Pirates of the Caribbean: At World's End

414 - Out of pirate puns error. Please reboot franchise and retry.

Released in 2007, certified UK-12A. Reviewed on 27 Jun 2007 by Scott Morris
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Never before in the history of film criticism has any review of a film been so redundant. Given the colossal success of Dead Man's Chest, the numbers for this instalment for which the term 'sequel' doesn't fit nearly as well as 'second half' were never in any real doubt. The only reason I'm bothering to put digipen to futurepaper is that, in keeping with long standing traditions, every review of this film I've came across in Blighty is, as the French would say, cobblers. Prepare for a truthbomb.

Housekeeping first. Blah blah bring back Capt'n Jack from the dead, blah blah alliance of pirates, blah blah fight Davy Jones and the East India trading company. There's already talk of more films made from the franchise, so I'll assume even if you're part of the 1% of the movie going public that hasn't already seen it you'll have a good idea about the ending already. As with the rest of them the plot is merely a way to get from one expensive swashbuckling setpiece to the next, and as such warrants little mention. Instead, let us examine the charges levelled against this by the hivemind.

"It's all too complicated!", they burble. Codswallop. It's always glaringly obvious what each individual character's motivations are and how they're going to attempt to get there. The only kernel of truth in this I'll grant you is that if you didn't watch Dead Man's Chest you're screwed, utterly. Hence the 'second part' comment. There s no attempt whatsoever to pretend that this is a discreet film, enjoyable in isolation. If you've forgotten or simply couldn't be bothered to remember what was admittedly a forgettable film, I wholeheartedly recommend either avoiding this completely or finding some suitable crib notes.

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It's too long! Well, I'll concede that one. Weighing in a three hours, it's something of a mystery how it managed to spread to such an extent. However! It's not like it's immediate predecessor was a waif of a film either, and here's a crucial difference. While Dead Man's Chest not only felt like every second of it's 150 minute runtime and about another five hours on top of it, At World's End nips along so pacily you hardly notice it. The sense of mischievous adventure that made the first film good (and the lack of it that made the second film a chore) returns, and with it we can buy into Depp's increasingly, er, idiosyncratic portrayal of Jack with at least an echo of the gleeful smiles that accompanied his earliest adventure.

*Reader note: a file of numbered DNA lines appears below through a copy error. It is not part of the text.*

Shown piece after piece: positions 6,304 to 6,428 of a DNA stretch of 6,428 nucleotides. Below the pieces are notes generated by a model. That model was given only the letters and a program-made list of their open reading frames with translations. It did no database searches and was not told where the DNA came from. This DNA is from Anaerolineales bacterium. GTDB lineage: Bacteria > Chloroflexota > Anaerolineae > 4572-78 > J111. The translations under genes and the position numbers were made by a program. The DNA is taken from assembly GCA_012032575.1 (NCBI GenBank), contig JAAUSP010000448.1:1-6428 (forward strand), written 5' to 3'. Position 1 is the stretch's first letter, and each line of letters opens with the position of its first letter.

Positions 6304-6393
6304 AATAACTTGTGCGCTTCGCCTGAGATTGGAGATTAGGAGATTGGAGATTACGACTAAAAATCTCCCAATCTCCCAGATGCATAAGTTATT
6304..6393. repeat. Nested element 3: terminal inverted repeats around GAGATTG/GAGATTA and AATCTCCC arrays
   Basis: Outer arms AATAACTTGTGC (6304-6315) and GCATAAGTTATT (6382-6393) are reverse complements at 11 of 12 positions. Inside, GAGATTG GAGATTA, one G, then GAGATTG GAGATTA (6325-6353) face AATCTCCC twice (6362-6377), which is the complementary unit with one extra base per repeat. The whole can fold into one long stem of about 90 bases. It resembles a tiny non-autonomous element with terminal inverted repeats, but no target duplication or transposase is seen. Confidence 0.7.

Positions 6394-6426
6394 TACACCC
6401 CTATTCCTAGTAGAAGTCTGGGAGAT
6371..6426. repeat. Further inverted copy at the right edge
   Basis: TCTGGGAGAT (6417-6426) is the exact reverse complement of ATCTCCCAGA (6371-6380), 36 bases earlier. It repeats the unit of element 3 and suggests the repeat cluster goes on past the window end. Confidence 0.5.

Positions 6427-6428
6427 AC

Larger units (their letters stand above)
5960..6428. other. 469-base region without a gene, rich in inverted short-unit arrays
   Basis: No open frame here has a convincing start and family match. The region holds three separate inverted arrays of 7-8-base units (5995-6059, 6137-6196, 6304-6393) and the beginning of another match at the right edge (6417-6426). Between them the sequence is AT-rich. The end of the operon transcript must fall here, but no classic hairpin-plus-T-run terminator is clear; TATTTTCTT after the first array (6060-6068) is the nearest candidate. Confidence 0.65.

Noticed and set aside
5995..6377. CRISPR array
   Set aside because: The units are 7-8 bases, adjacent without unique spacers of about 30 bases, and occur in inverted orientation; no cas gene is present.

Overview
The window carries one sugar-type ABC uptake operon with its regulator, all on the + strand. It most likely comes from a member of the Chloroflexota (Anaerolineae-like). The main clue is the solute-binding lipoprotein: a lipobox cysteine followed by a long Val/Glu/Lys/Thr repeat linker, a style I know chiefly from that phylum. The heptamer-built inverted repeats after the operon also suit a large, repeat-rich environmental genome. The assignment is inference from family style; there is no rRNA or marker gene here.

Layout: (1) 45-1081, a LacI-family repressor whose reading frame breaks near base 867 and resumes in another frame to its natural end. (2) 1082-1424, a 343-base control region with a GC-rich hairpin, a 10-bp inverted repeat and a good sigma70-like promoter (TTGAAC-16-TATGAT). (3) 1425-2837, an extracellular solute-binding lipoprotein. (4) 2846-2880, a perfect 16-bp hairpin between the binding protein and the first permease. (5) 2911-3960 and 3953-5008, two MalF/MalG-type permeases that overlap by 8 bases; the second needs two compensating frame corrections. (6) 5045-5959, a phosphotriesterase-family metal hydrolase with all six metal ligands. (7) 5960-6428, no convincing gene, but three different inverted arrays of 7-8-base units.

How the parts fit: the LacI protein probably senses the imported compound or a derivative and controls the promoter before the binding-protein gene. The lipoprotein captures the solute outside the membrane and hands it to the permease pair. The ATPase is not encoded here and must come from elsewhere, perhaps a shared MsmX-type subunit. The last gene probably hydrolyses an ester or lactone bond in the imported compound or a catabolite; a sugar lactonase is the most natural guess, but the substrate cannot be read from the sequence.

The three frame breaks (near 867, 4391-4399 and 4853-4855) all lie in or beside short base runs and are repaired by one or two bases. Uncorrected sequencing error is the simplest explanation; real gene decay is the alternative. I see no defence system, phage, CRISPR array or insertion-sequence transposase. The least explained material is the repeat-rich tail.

It's also a hell of a lot better written. There's more of the witty banter that The Secret Of Monkey Island teaches us is essential to piracy, another lesson the second film forgets. This curve of the story arc is more satisfying, if only because it doesn't grind to a halt half finished. There's a terrifically surreal sequence involving crabs that's worth the price of entry alone. It's often genuinely funny, whereas the noise most likely to emanate from an audience sat in front of Dead Man's Chest would be a yawn.

Even the most curmudgeonly would have to concede that the action sequences are at the very least on a par with Episode II - Attack Of The Calamari. In fact, the only issue I have with this film is that taking the Kraken's place as final reel boogeyman is Beckett's newly commissioned ship of the line, a colossal vessel bristling with gun ports looking for all the world like a spirit of destruction given form, and it's given next to no time on screen. A total underutilisation of a CG model that looks more fearsome than any number of monsters from the briny depths.

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One of the few things that we'd still been at least slightly anticipating after the fun vampire sucked the life out of Zwei was the appearance of the living legend Chow Yun Fat as a pirate lord, but his role is so curtailed as to lead us to wonder what the point of paying the big bucks for him in the first place was. The rest of the supporting cast do exactly as well as they have previously, which is not necessarily praise, but as before they're almost irrelevant. It's the Johnny Depp show again, but after looking bored throughout instalment 2 he suddenly appears a lot more motivated here. This makes no empirical sense given that they were filmed back to back, but I calls it like I sees it.

I may be alone in doing so, mind. While US based hacks seem to have been welcoming enough, the British contingent appear to have broken out the template sequel review pro forma of 'like the last one, but not as good'. You know, like the one given to kung-fu action / comedy Rush Hour 2, despite the obvious fact that it was funnier and had better (and more numerous) action sequences, ergo making it a better kung-fu action / comedy. See also Kill Bills 1 & 2. You know, the one that makes you wonder if they bothered watching it at all. Not that we'd wish to make such a terrible slur on anyone. Just saying that if you want Truth In Cinema™, this is the only place you'll get it.

Enough of this. At World's End, is far from perfect, but all of its imperfections are exactly the same ones that have been in force since the first one. It's a far better piece of throwaway fun than the last one. Feel free to smack upside the head anyone who holds a contrary position on this matter. Honestly, it's the only language these people understand.

Were I in the business of passing quantifiable judgements, I'd award this 3/5 TippyMarks.

Gore Verbinski
Cast list:
Johnny Depp (Jack Sparrow)
Geoffrey Rush (Barbossa)
Orlando Bloom (Will Turner)
Keira Knightley (Elizabeth Swann)
Jack Davenport (Norrington)
Bill Nighy (Davy Jones)